“NSO Group sells some of the most potent, off-the-shelf malware for remotely breaking into smartphones. Some versions allow a law enforcement or intelligence agency to steal essentially all meaningful data from an iPhone with no interaction from the target,” Joseph Cox reports for Motherboar. “Others just require the victim to click one link in a carefully crafted text message, before giving up their contacts, emails, social media messages, GPS location, and much more.”
“NSO only sells its tools to government agencies, but a newly released, explosive indictment alleges that a company employee stole NSO’s spyware product, dubbed Pegasus, and tried to sell it to non-authorized parties for $50 million worth of cryptocurrency,” Cox reports. “These capabilities ‘are estimated at hundreds of millions of [US] dollars,’ a translated version of the indictment reads. Several Israeli outlets were the first to report on and upload the indictment. The news shows a danger often highlighted by critics of the malware industry: that hacking tools or exploits typically reserved for law enforcement or intelligence agencies may fall into other hands.”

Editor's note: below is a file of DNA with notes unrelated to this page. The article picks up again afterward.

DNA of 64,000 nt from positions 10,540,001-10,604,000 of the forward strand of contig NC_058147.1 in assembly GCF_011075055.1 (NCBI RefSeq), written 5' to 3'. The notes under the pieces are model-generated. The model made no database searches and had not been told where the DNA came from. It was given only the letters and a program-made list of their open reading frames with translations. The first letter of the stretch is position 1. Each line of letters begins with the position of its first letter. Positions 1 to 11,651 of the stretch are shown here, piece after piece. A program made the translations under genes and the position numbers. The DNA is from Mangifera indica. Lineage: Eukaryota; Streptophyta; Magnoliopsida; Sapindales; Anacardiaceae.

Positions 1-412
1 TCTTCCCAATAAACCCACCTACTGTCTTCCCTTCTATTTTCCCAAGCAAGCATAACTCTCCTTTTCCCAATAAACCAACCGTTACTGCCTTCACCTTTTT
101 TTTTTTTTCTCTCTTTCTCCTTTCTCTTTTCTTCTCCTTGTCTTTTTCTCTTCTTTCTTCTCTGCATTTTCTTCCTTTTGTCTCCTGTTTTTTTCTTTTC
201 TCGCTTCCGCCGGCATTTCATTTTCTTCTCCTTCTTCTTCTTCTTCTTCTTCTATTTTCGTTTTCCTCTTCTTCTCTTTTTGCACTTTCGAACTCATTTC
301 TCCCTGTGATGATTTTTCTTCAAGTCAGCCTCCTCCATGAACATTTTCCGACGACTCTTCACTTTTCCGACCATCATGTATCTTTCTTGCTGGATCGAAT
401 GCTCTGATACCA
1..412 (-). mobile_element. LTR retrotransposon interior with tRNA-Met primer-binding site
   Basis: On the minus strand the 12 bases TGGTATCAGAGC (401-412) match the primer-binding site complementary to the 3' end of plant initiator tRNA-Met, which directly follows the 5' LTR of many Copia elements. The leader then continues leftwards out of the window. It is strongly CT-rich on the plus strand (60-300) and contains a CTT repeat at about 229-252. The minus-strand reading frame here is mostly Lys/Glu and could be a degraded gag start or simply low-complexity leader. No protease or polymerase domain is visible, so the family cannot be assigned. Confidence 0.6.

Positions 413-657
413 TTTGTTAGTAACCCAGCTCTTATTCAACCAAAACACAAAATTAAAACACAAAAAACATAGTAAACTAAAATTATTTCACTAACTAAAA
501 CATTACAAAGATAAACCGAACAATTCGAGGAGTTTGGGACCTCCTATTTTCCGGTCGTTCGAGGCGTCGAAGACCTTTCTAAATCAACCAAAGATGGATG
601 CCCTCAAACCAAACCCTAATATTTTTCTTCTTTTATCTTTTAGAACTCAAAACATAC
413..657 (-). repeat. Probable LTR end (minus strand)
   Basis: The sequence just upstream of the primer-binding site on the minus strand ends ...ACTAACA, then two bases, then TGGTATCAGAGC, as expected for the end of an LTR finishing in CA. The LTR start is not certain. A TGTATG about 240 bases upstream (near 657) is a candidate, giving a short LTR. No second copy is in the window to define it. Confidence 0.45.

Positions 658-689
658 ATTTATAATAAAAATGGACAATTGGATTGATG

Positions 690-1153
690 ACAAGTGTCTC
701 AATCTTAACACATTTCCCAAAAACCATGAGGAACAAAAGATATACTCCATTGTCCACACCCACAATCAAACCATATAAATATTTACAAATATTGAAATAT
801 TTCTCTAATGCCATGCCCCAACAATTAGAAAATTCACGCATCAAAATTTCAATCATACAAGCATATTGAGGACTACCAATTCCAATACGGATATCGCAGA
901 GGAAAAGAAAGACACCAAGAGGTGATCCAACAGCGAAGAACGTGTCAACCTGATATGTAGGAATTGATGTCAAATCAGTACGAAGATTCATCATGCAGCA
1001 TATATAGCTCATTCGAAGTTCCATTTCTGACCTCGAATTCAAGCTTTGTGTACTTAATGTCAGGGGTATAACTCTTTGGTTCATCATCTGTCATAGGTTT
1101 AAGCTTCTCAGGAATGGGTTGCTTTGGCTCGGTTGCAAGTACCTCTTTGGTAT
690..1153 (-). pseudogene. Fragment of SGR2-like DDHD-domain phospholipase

“According to the indictment, the unnamed employee started work as a senior programmer at NSO last year,” Cox reports. “As part of his job, the employee had access to NSO’s product and its source code, the document adds.”
Read more in the full article here.
MacDailyNews Take: Further proof that backdoors aren’t just for “the good guys.”